This blog is usually used to share my reviews. However, I’d like to take some time to share some personal thoughts.
I got into this review gig for two reasons: as a means of moving my career in a new direction and as a way to be involved with local theater despite being unable to actively participate due to my work schedule.
Two years ago, I approached the then News Director and asked if there was a possibility I could ever be a news anchor. Bored with producing, I wanted something new. And, having theater in my background, I figured anchoring would combine my knowledge of news and performance. To my surprise, he was keen on the idea and told me anyone interested in anchoring should start with something with which they are passionate. Since I have an acting background, he suggested I review movies on air. It’s something I know and a step in the right direction. That’s how I started.
Sadly, that News Director is no longer my News Director. He’s moved on and I’ve worked under two other News Directors since. Since the most recent one didn’t regard me as “on air” and even had my bio removed from the website, my hopes for advancement were dashed. The thing is, I don’t like others completely controlling my life. So, of my own doing, I started reviewing local theater productions.
I’ve long loved being a part of the theater. Unfortunately, my schedule does not allow me to participate at this time. (I get off of work at 7:15 on a good day, which is usually 15 minutes after rehearsal begins.) It’s just too much and is hard on my partner, who doesn’t like not seeing me for weeks on end. Reviewing theaters, however, means I get to experience some of the excitement without the time commitment. It’s a somewhat empty experience, as I often leave a show I’m reviewing in tears. Not because the performance was bad, but because I regret that I cannot be a part of it. I regret and am saddened by the fact I can’t be up there on stage myself. It’s a longing so deep, I actually cry about it.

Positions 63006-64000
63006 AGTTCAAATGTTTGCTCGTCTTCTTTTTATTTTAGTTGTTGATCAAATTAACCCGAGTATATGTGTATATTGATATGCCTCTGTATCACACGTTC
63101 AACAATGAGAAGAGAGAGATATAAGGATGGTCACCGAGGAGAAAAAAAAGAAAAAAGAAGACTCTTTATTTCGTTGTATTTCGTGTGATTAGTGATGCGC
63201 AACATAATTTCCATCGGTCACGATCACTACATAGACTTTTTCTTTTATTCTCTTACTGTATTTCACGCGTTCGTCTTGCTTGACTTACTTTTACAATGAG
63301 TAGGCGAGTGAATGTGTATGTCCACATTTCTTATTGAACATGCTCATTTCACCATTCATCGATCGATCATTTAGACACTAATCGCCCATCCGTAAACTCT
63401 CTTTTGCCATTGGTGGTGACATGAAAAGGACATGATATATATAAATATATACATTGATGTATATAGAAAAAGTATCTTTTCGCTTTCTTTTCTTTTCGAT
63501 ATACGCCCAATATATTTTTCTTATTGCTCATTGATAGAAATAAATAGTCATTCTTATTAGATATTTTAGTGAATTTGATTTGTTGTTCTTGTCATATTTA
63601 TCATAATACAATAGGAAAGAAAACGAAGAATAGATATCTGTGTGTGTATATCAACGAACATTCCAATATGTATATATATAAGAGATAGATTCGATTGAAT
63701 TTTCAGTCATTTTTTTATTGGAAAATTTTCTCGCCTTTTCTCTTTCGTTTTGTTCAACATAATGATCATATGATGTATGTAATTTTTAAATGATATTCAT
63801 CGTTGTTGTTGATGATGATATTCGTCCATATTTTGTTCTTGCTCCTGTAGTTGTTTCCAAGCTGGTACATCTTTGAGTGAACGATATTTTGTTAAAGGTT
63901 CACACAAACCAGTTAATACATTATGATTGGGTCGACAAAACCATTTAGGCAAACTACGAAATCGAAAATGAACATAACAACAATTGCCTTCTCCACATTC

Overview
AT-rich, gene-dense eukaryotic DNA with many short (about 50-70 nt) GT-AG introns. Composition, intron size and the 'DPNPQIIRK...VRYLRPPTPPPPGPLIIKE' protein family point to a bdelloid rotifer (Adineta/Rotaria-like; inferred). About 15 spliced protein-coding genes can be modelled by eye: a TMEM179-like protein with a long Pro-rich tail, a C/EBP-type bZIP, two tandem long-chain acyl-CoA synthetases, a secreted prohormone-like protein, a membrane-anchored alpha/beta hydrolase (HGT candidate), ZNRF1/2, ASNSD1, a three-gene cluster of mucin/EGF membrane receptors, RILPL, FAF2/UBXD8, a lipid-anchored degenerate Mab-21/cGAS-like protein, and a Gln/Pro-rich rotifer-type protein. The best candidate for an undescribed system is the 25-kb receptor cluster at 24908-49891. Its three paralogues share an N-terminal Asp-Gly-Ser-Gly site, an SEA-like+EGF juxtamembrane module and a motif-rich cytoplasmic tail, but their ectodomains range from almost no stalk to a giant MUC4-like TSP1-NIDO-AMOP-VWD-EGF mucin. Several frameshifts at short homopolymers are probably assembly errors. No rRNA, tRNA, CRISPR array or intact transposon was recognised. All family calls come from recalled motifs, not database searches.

There is a bit of solace, odd though it may be, that follows each of my theater reviews. The day or weekend after I review a show, I find one or two friend requests on my Facebook account. At first I thought it odd, as I don’t really know these people. I just watched you on stage, ofter criticism of your work and you want to be my Facebook friend? In fact, the first request came from someone who received a bad review from me, if I remember correctly. I found it quite odd. It continued, though, to a point where I now look for a friend request or two after every theater review.
Odder than the requests from people I don’t know is the fact they’re somewhat comforting. There are two things I love about the theater: performing and the community. There truly is something to be said about the theater community. Friendships are fast, but true and can be lasting. Not being able to be a part of any shows, I am unable to experience that community. Or am I? With each friend request, I feel a part of it. They’re comforting and, rather than feeling like an outsider criticizing a show, I feel like a member of the community offering my thoughts to praise performances well done or to press for stronger performances in the future.
So, to those of you who’ve requested a friendship with me on Facebook, I thank you. And to those of you who will request one in the future, I thank you, too. I welcome and appreciate your friendship, even if it is not face-to-face, but, rather, facebook-to-facebook.